❤  If and when (obviously, not often enough!) you do floss, your gums bleed. Ditto when you brush your teeth…or eat.

❤  A glance at your gums reveals signs that they are “pulling away” from your teeth. (This is what we in the industry like to call a relationship red flag. But can you blame them?)

❤  While some people claim to have “Danger” as their middle name, your middle name could be “Halitosis.” In other words, people can smell your words before you even speak them. Bad breath does not bode well for a blissful Valentine’s Day.

❤  Certain teeth are wiggly or loose. This is only cute in childhood. If your teeth are actively trying to escape their neighbors, rest assured, there’s trouble in paradise.

Depending on how many of these bulleted hearts you checked, you might be experiencing dizziness, weak knees, and a general urge to hurl. While these symptoms are often attributed to Cupid’s arrow, in this case, you’re probably having a panic attack. Sure, you’ve flunked regular flossing, but who would have thought doing so could possibly call time out on your ticker?

Take a deep breath…there is a muscle-bound white knight atop a brave steed in this story.

The Rescue Mission

Okay, forget the dippy damsel in distress scenario. The only person who can save the day and salvage this situation is YOU. Start by contacting your trusted team at Crown Dental and get this rescue mission off the ground. After all, time’s a-tickin’. Schedule an appointment as soon as possible. During your appointment, you should expect a thorough examination in order to determine the health of your teeth and gums.

Let’s say you’ve noticed that flossing or even brushing causes your gums to bleed. It’s safe to say, you’re in the early stages of gingivitis. The goods new is that the National Institute of Dental and Craniofacial Research (NIDCR) has determined that this condition, an infection really, can be treated and reversed. All it takes is a firm commitment (we know that word scares many of you), to regular brushing and flossing. In order to get off to the best possible start, schedule your next professional teeth cleaning with Nancy, and schedule follow-ups every six months.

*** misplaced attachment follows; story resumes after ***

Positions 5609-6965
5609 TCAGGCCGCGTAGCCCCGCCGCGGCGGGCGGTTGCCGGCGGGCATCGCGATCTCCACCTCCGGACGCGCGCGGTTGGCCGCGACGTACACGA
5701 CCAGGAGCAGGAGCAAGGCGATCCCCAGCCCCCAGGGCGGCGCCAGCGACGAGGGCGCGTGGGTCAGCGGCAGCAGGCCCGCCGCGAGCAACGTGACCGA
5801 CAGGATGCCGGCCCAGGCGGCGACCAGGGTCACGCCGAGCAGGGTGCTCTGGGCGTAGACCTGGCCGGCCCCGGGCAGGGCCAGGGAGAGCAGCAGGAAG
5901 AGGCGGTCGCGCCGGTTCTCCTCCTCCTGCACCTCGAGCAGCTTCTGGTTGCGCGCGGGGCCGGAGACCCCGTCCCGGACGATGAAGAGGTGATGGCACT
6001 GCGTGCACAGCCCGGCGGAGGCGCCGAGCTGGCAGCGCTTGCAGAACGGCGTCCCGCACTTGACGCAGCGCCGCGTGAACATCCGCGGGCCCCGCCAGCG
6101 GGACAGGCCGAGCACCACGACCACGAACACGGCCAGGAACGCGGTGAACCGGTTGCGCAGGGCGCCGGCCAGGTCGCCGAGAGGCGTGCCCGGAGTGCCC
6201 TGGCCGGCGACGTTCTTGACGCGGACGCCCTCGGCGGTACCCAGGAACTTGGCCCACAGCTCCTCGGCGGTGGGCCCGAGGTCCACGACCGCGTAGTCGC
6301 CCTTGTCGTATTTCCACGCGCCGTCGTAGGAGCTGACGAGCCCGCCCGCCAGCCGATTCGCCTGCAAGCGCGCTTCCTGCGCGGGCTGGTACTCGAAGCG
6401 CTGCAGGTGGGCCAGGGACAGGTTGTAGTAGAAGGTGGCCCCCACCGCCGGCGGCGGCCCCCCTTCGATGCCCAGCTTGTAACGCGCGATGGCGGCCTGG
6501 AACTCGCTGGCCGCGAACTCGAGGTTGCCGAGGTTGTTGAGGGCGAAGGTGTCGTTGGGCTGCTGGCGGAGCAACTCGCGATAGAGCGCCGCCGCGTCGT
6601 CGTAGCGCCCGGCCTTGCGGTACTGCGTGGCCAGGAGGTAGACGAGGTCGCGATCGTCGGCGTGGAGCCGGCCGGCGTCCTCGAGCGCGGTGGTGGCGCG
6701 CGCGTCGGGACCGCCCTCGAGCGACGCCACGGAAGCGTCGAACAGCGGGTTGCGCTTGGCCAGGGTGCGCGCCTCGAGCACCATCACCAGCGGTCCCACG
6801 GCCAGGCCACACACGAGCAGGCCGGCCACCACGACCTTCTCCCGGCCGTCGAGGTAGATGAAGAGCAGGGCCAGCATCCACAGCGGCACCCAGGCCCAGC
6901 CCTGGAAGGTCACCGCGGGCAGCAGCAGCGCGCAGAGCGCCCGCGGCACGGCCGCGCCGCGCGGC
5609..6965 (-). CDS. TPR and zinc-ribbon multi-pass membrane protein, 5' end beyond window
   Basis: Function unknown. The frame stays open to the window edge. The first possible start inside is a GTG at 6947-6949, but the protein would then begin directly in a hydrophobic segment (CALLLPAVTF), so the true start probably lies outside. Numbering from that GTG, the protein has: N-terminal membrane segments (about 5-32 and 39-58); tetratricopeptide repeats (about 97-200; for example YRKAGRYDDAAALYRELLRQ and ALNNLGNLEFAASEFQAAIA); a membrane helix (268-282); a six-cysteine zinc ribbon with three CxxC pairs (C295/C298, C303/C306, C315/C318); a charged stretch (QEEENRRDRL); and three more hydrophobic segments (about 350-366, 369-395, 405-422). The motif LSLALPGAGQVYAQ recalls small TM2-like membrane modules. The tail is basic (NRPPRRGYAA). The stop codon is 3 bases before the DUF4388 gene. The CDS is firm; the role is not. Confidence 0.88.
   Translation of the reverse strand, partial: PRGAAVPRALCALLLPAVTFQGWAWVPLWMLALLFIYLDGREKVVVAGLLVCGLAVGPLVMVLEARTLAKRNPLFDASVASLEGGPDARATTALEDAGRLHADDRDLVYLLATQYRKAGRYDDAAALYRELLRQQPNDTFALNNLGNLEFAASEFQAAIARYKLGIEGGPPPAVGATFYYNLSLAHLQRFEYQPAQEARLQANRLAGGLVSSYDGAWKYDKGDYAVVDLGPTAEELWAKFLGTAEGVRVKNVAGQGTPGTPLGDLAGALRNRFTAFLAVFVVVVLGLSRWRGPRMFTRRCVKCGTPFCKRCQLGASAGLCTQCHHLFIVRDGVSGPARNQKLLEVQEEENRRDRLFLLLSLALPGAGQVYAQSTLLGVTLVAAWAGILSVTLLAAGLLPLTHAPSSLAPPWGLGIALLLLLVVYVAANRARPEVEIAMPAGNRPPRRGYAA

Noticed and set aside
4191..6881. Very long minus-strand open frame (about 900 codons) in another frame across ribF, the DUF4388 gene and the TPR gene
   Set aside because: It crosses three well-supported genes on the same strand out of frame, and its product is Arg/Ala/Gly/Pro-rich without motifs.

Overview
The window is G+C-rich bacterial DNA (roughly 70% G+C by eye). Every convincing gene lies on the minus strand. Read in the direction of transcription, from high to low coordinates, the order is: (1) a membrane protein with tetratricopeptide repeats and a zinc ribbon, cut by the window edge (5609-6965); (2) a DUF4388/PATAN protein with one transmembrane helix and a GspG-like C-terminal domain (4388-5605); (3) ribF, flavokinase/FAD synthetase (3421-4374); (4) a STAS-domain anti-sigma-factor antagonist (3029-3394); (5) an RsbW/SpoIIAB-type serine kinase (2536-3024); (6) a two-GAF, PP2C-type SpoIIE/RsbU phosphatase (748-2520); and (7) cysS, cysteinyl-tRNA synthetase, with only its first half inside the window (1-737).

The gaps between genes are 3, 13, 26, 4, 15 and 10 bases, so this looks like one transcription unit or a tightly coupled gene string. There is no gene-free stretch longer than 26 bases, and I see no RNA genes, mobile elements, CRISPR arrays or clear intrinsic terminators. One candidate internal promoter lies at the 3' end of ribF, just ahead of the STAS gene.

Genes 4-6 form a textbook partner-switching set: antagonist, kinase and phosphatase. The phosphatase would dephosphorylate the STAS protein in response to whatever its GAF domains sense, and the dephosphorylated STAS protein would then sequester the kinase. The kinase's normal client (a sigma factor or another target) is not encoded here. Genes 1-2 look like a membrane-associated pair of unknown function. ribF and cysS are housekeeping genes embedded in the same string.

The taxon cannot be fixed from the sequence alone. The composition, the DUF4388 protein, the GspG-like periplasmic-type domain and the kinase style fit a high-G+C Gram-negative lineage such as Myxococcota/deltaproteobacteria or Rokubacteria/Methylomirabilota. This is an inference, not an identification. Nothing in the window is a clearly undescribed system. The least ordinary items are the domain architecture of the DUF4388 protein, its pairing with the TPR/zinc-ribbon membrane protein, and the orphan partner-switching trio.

If, however, you know that something’s up, and your oral health is not worth bragging about, allow Dr. Chen to investigate further and assess how far your gum disease has progressed. From there, she will suggest the best course of action. If it has moved beyond gingivitis and has blossomed into periodontal disease, there are a few options to explore…

The first is the least invasive. Known as scaling and root planing (SRP), Nancy will scrape any tartar buildup away from your teeth and root surfaces, then smooth any rough spots so that bacteria cannot reattach and wreak havoc again. This gives your gums a chance to reconnect to clean teeth. Kinda like reconnecting with an ex – only this reconnection is healthy and will actually stick. Provided, of course, you nurture the SRP efforts by taking better than ever care of your teeth and gums. This is the only treatment that is considered non-surgical.

Other options include more invasive procedures, like pocket reduction, also known as flap surgery, in which your dentist will remove any infected tissue under the gum and smooth away damaged bone surfaces, so that, like SRP, the gum can reattach to a cleaner, healthier surface. From there, additional treatments involve grafting of gum tissue or bone. As you might suspect, these missions are far more involved than those designed to combat gingivitis.

At the end of the day, it’s important to understand that good dental hygiene means more than radiant smiles and unoffensive breath. By taking the best care of your teeth and gums, you’re giving your heart a healthy boost. Call Karen at Crown Dental, 603-521-7739, to set up your next appointment.

Make the healthy relationship between your teeth and heart happy and long-lasting!